The Emperor Entertains: Napoleon III at Compiègne
Christopher Sykes revisits Compiègne during the hunting season, the scene of some of the most splendid and ostentatious diversions of the Second Empire.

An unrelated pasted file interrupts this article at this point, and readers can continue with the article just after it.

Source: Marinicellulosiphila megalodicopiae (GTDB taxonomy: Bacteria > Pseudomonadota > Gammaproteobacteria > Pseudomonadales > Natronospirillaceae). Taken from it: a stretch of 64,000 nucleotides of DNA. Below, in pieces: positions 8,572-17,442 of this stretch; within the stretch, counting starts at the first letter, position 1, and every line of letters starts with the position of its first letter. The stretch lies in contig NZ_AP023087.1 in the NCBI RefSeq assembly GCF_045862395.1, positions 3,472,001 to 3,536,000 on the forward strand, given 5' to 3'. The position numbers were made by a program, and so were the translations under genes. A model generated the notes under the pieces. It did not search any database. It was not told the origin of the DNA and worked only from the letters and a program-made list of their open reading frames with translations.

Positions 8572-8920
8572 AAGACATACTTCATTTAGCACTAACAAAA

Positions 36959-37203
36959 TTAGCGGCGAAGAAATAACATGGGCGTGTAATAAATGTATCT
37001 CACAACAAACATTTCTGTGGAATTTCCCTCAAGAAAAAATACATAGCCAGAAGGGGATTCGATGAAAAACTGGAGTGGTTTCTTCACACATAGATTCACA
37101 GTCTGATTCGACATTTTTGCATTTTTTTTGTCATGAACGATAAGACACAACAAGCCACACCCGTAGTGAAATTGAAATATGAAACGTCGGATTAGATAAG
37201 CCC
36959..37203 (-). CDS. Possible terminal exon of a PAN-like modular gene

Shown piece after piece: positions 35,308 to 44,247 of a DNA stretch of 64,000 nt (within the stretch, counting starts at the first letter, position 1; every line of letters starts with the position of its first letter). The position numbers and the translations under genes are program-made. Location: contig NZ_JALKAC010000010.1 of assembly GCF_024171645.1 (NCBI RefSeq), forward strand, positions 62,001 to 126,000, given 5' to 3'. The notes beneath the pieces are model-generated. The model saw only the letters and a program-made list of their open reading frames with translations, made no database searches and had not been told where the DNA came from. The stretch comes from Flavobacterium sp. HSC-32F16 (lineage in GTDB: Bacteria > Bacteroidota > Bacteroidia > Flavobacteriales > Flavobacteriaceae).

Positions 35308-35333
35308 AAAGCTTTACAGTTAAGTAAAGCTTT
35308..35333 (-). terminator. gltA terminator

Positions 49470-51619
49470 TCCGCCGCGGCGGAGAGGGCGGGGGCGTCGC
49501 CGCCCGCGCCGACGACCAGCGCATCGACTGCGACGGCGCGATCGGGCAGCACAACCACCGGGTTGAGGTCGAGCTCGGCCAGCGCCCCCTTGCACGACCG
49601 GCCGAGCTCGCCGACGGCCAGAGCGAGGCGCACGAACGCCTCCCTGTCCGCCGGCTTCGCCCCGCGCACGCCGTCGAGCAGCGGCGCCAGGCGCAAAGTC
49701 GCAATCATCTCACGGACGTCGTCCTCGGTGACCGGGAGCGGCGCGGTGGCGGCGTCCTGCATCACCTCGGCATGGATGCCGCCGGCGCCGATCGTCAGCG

The failure of Napoleon III can be measured by the affection which surrounds his memory. It was no part of his great design that he should figure in history as the lovable little man at the centre of a court irresistible for its charm and frivolity. It was not for this that he risked all at Strasbourg and Boulogne, or plotted in the prison fortress of Ham. Nor was the impression which he made on his contemporaries of this un-imperially tame order; to do him justice we should acknowledge that he was very successful as a true Bonaparte for a considerable time. “This French god, this child of Hell,” Tennyson described him, and when his own people called him “L’Homme de Decembre,” the words evoked a wintry picture of a massacre and a ruthless hunger for power. He was “the man of blood,” and his armies, so it seemed, were being raised for a war on the terrible scale of fifty years earlier. People laughed at him, but for all that they were almost as afraid of him as they had been of his uncle. They had laughed at his uncle.